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0100_005E The Princess and Curdie George MacDonald

Curdie's Father and Mother

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'Now what am I to make of it, Mother? it's so strange!' he said, and stopped.

'It's easy enough to see what Curdie has got to make of it, isn't it, Peter?' said the good woman, turning her face toward all she could see of her husband's.

'it seems so to me,' answered Peter, with a smile which only the night saw, but his wife felt in the tone of his words. They were the happiest couple in that country, because they always understood each other, and that was because they always meant the same thing, and that was because they always loved what was fair and true and right better, not than anything else, but than everything else put together.

'Then will you tell Curdie?' said she.

'You can talk best, Joan,' said he. 'You tell him, and I will listen - and learn how to say what I think,' he added.

'I,' said Curdie, 'don't know what to think.'

'it does not matter so much,' said his mother. 'If only you know what to make of a thing, you'll know soon enough what to think of it. Now I needn't tell you, surely, Curdie, what you've got to do with this?'

'I suppose you mean, Mother,' answered Curdie, 'that I must do as the old lady told me?'

'That is what I mean: what else could it be? Am I not right, Peter?'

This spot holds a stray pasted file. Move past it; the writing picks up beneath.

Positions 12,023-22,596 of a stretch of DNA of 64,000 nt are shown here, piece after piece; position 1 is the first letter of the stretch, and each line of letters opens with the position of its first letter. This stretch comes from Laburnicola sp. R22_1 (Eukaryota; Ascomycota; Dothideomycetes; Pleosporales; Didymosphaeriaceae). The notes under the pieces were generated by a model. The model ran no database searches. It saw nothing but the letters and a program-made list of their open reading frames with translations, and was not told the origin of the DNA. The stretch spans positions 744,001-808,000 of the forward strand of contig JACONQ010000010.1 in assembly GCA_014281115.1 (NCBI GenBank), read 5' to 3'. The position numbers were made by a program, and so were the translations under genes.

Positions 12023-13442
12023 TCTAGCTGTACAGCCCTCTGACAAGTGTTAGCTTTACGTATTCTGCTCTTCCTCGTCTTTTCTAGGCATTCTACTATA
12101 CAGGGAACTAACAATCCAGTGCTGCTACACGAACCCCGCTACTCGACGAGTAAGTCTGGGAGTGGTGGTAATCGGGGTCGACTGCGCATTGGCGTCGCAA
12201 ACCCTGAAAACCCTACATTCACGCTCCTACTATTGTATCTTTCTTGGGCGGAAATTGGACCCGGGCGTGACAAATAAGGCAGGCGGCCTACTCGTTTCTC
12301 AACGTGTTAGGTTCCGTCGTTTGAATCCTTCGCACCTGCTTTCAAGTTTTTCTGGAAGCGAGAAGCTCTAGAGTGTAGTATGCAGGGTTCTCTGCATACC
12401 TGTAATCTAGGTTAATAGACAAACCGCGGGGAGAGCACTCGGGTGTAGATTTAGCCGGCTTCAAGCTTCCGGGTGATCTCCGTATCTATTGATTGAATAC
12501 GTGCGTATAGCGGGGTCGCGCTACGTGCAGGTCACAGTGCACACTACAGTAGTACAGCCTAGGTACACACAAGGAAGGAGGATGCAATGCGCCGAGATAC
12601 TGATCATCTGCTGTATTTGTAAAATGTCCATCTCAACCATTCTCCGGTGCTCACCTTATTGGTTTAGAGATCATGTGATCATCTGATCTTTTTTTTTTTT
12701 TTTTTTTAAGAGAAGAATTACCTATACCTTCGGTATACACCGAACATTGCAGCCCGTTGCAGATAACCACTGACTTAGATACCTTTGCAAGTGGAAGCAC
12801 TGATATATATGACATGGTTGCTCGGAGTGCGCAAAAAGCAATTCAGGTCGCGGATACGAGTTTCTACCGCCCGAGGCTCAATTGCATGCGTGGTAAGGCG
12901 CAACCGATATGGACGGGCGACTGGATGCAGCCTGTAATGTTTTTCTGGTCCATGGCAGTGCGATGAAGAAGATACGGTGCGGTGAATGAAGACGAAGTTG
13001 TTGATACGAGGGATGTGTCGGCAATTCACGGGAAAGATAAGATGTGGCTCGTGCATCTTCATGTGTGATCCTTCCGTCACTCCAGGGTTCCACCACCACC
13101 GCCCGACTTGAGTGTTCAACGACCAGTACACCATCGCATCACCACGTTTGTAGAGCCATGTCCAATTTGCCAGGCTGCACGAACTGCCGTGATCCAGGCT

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'Quite right, Joan,' answered Peter, 'so far as my judgement goes. It is a very strange story, but you see the question is not about believing it, for Curdie knows what came to him.'

'And you remember, Curdie,' said his mother, 'that when the princess took you up that tower once before, and there talked to her great-great-grandmother, you came home quite angry with her, and said there was nothing in the place but an old tub, a heap of straw - oh, I remember your inventory quite well! - an old tub, a heap of straw, a withered apple, and a sunbeam. According to your eyes, that was all there was in the great, old, musty garret. But now you have had a glimpse of the old princess herself!'

'Yes, Mother, I did see her - or if I didn't -' said Curdie very thoughtfully - then began again. 'The hardest thing to believe, though I saw it with my own eyes, was when the thin, filmy creature that seemed almost to float about in the moonlight like a bit of the silver paper they put over pictures, or like a handkerchief made of spider threads, took my hand, and rose up. She was taller and stronger than you, Mother, ever so much! - at least, she looked so.'

'And most certainly was so, Curdie, if she looked so,' said Mrs Peterson.

'Well, I confess,' returned her son, 'that one thing, if there were no other, would make me doubt whether I was not dreaming, after all, wide awake though I fancied myself to be.'

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The Princess and Curdie
George MacDonald

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